The cost of oral cancer drugs in their first year on the market has increased significantly since the year 2000, according to a research letter published in JAMA Oncology.
High drug prices can affect patient adherence to cancer therapies and increase the financial burden of medical care, according to Stacie B. Dusetzina, PhD, assistant professor of pharmaceutical outcomes and policy at University of North Carolina Eshelman School of Pharmacy.
Stacie B. Dusetzina
“Patients are increasingly taking on the burden of paying for these high-cost specialty drugs as plans move toward use of higher deductibles and co-insurance,” Dusetzina said in a press release. “The major trend here is that these products are just getting more expensive over time.”
Dusetzina sought to estimate changes over time in reimbursements for orally administered anticancer drugs paid by commercial health plans. She focused her research on reimbursements during the year of product launch.
Using TruvenHealth MarketScan outpatient prescription drug data from 2000 through 2014, Dusetzina identified claims for oral anticancer therapies approved in 2000 or later, excluding claims in which the total paid was $0 or less or greater than $250,000. The analysis only included pharmacy fills for a single month of therapy to ensure comparable estimates over time, which represented 483,587 drug fills.
The study included data on 32 orally administered anticancer drugs introduced since 2000, representing approvals in all study years except three (2002, 2008 and 2010). The incidence of oral therapies increased over time, with 17 therapies brought to market from 2011 to 2013.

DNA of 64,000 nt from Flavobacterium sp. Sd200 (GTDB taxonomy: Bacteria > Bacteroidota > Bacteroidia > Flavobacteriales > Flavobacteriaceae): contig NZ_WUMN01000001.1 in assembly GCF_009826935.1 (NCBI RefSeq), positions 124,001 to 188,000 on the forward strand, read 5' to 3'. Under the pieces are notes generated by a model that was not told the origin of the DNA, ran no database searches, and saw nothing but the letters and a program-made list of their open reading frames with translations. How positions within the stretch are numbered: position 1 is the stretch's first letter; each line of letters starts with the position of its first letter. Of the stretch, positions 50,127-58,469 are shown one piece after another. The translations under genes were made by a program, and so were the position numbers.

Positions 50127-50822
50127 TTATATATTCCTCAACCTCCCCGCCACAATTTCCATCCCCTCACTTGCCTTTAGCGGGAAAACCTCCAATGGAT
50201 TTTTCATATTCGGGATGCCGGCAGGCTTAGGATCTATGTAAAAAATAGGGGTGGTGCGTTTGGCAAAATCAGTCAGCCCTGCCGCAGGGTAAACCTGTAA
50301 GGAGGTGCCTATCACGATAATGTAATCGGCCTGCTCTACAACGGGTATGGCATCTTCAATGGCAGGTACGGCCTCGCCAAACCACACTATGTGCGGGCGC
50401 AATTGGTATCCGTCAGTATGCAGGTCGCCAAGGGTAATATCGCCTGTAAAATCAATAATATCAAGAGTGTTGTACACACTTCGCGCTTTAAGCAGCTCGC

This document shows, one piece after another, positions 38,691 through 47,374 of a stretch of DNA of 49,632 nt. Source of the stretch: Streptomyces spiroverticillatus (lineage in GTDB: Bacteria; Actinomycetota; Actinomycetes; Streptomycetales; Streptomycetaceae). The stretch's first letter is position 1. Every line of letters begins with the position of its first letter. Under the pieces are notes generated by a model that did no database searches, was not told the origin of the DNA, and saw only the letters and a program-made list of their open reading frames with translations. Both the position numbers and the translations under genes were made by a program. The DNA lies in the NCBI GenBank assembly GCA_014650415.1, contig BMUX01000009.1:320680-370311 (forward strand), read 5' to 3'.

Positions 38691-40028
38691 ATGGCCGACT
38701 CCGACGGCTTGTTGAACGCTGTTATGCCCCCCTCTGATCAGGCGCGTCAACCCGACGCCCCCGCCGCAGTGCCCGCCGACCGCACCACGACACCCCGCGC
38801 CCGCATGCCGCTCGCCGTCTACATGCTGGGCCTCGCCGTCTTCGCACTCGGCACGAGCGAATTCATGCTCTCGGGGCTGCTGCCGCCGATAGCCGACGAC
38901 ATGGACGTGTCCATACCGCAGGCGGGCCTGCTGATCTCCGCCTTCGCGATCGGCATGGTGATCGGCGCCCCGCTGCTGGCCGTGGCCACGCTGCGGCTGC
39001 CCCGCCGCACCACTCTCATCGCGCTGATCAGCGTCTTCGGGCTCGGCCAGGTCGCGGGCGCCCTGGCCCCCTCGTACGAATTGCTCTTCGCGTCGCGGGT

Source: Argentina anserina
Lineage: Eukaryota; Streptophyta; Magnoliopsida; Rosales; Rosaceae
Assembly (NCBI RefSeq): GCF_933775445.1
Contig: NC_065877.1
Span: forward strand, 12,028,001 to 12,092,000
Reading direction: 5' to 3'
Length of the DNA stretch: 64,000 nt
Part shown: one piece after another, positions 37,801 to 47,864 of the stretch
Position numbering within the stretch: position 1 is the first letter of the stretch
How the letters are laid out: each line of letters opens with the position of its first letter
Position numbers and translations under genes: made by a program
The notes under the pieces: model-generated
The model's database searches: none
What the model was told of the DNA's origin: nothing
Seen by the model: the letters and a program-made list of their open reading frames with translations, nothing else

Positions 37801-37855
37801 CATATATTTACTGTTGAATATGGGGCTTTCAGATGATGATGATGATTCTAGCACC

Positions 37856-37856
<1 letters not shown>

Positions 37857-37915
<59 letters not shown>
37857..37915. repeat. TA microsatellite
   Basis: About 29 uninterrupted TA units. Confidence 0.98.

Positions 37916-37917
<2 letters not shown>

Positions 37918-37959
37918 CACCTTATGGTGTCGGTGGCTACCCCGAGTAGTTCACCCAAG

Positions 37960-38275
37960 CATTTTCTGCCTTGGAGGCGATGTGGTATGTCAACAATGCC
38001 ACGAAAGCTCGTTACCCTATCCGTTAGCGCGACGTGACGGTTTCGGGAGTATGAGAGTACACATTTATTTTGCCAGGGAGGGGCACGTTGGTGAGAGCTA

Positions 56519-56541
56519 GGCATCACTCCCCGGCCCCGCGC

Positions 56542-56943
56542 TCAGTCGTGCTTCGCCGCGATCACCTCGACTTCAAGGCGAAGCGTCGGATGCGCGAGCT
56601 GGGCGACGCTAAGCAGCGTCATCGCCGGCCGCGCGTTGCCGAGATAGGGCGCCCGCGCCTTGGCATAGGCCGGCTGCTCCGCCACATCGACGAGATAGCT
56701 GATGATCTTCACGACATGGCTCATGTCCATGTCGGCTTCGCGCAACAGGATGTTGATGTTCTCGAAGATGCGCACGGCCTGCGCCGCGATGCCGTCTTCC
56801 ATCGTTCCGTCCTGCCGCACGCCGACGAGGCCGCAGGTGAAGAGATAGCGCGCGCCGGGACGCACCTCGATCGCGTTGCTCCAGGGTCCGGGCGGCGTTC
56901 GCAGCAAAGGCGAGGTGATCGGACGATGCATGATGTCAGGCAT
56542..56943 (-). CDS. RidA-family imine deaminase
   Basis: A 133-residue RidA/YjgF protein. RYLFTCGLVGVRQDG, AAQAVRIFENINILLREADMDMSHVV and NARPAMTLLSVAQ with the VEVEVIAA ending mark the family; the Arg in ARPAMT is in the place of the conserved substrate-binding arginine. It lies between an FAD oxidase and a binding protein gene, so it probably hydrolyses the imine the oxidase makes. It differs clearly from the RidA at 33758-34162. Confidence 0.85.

Mean monthly spending during the year of product launch increased over time, from $1,869 (95% CI, 1,648-2,121) in 2000 to $11,325 (95% CI, 10,989-11,671) in 2014.
Monthly spending during the first year increased 63% across all products when comparing those launched between 2000 and 2010 to those launched from 2010 onward. This represented a price increase from $5,529 (95% CI, 5,444-5,615) to $9,013 (95% CI, 8,917-9,110).
The price of the majority of studied products increased between year of launch and 2014, with the largest monthly increases seen for thalidomide (Thalomid, Celgene; approval year, 2000; increase, $5,695) and imatinib (Gleevec, Novartis; approval year, 2001; increase, $5,133).
Mean monthly spending decreased over time for two products: lenalidomide (Revlimid, Celgene; approval year, 2006; decrease, $469) and vorinostat (Zolinza, Merck, approval year, 2007; decrease, $2,163).
There were wide variances in year-to-year drug prices, from –15% to 30%.
Dusetzina acknowledged study limitations, including the exclusive use of reimbursement data from commercial health plans. This reliance may have excluded rarely prescribed or recently used drugs, and did not capture data from Medicare and Medicaid.
“In addition to higher launch prices, most existing therapies have had substantial price increases since product launch,” Dusetzina wrote. “Monitoring changes in spending on anticancer medications may help to identify excessive price changes and highlight potential affordability challenges for patients.” – by Cameron Kelsall
Dusetzina reports no relevant financial disclosures.